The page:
You can start a nursing career once you have registered with the AHPRA. As you gain work experience, you may decide to advance your career by going back to school, obtaining more certifications, or choosing to specialise in nursing. As an EN, for instance, you might decide to continue your education and become an RN. Your ability to broaden your knowledge and experience to take on additional duties, work more independently, and assume leadership roles within your nursing department may be enhanced by becoming an RN.
Pursuing certification in a nursing course may assist RNs to enhance their careers and broaden their scope of practise.
What Abilities Do Nurses Employ?
Hard and soft skills are combined by nurses to succeed in their employment. Here are some abilities used by nurses:
- Critical Analysis
- Organisational Abilities
- Time Management
One of the most crucial skills for nurses is communication. Nurses communicate with a variety of groups of individuals on a regular basis, including patients, family members, and medical professionals. In order to effectively communicate with these various stakeholders, nurses need flexible communication skills. Nurses discuss medical issues and treatment plans with patients using effective verbal communication skills. They also employ writing skills to update and maintain patient records.
To solve problems, one needs to be able to gather information, evaluate data, and make decisions. Nurses apply their critical thinking abilities to assess complex circumstances, respond to medical emergencies, and choose the best way to care for their patients. In emergency situations, they might act quickly or alert the proper medical personnel about issues.
Empathy is a skill that nurses utilise to develop deep connections with their patients. Understanding other people’s feelings or viewpoints is known as empathy. By using active listening techniques, displaying concern and interest for their patients, and paying close attention to their needs, nurses can demonstrate empathy. By demonstrating empathy, nurses may gain the confidence of their patients, which can enhance communication and result in better patient outcomes. Nurses are better equipped to assist patients when they feel at ease communicating their requirements to them.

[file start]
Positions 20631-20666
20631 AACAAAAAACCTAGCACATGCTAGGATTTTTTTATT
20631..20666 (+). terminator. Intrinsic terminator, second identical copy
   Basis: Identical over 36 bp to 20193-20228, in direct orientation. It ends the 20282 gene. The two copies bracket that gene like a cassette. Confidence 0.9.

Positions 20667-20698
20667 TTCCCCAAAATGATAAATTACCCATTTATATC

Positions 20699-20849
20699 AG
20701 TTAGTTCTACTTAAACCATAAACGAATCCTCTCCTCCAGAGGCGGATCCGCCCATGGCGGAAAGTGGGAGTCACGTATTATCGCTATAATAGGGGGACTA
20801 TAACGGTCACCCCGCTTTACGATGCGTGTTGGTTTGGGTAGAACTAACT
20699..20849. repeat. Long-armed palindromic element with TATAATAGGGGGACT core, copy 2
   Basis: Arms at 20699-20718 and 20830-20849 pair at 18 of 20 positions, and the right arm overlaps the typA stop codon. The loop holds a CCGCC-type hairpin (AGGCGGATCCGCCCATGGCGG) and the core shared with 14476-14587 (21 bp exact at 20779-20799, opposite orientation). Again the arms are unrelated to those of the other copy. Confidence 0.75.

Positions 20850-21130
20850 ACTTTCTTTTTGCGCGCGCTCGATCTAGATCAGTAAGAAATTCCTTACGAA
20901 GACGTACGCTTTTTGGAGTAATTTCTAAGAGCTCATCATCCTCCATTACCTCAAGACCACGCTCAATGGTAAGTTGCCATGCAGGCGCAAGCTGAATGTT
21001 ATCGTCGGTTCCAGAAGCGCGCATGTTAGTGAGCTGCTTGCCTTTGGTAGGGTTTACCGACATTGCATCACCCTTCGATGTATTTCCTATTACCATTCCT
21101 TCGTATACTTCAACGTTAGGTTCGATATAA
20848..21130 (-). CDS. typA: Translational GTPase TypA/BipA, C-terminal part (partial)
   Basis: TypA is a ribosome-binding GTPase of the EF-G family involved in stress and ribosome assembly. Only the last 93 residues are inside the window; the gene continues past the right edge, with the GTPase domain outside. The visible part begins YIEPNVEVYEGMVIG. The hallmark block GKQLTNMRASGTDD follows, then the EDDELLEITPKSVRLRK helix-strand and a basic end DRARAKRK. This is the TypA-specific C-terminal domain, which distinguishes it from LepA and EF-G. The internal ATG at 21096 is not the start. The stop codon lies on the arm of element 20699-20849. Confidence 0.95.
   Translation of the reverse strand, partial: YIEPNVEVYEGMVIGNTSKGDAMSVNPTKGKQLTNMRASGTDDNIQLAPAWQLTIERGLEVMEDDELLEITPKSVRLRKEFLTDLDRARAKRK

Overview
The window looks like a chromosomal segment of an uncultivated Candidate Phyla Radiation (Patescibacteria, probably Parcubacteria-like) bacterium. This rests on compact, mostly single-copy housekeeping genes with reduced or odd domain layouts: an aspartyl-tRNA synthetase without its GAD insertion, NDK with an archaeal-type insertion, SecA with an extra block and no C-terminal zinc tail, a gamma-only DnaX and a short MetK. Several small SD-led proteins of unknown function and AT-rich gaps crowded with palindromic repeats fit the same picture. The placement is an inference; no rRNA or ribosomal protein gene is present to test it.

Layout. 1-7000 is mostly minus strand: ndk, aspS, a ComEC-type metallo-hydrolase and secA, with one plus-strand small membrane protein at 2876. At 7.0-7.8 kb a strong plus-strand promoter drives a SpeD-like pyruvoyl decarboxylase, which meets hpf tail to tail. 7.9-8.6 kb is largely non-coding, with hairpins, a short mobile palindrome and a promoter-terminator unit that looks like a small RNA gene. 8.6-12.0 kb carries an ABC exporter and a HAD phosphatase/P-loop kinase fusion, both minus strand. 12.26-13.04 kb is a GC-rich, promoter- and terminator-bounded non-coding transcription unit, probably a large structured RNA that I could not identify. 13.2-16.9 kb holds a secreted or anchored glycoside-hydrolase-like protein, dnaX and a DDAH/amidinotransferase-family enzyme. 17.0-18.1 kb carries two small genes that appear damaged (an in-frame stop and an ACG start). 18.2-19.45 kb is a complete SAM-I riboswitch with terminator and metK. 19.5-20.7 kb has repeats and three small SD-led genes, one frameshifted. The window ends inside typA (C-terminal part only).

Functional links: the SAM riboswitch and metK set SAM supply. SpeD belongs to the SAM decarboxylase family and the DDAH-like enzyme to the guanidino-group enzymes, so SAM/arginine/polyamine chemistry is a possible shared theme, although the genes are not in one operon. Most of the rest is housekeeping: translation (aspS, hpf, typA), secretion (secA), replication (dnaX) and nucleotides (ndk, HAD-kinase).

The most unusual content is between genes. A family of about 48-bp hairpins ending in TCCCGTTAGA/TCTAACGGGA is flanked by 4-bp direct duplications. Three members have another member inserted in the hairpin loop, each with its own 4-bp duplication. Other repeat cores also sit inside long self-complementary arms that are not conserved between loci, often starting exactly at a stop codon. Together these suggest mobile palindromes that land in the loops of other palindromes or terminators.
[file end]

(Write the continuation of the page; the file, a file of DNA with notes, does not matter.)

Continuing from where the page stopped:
A lot of nurses are employed by healthcare organisations. By effectively communicating with others, providing assistance when their coworkers ask for it, and accepting accountability for their actions, they can demonstrate collaboration skills. Teams in the healthcare industry may provide thorough, efficient medical care when they work well together.
To manage their daily tasks, nurses employ their organisational abilities. They might use their organisational competence to stay on top of paperwork and make sure it is filed properly.
Apart from the above qualities, nurses use their time management abilities to complete jobs quickly. Proper time management practises can help nurses feel less stressed, work proactively, and produce more at work.
People Also Ask:
The Diploma of Nursing programme has been offered by institutions like IHNA for 18 months long, offered nationally, with flexible online and on-campus learning options, 2-week simulation blocks on campus at IHNA’s cutting-edge nursing labs, and clinical placements every semester with top healthcare organisations.
Related Blog: A Keen Look at the “Future of Nursing” in Australia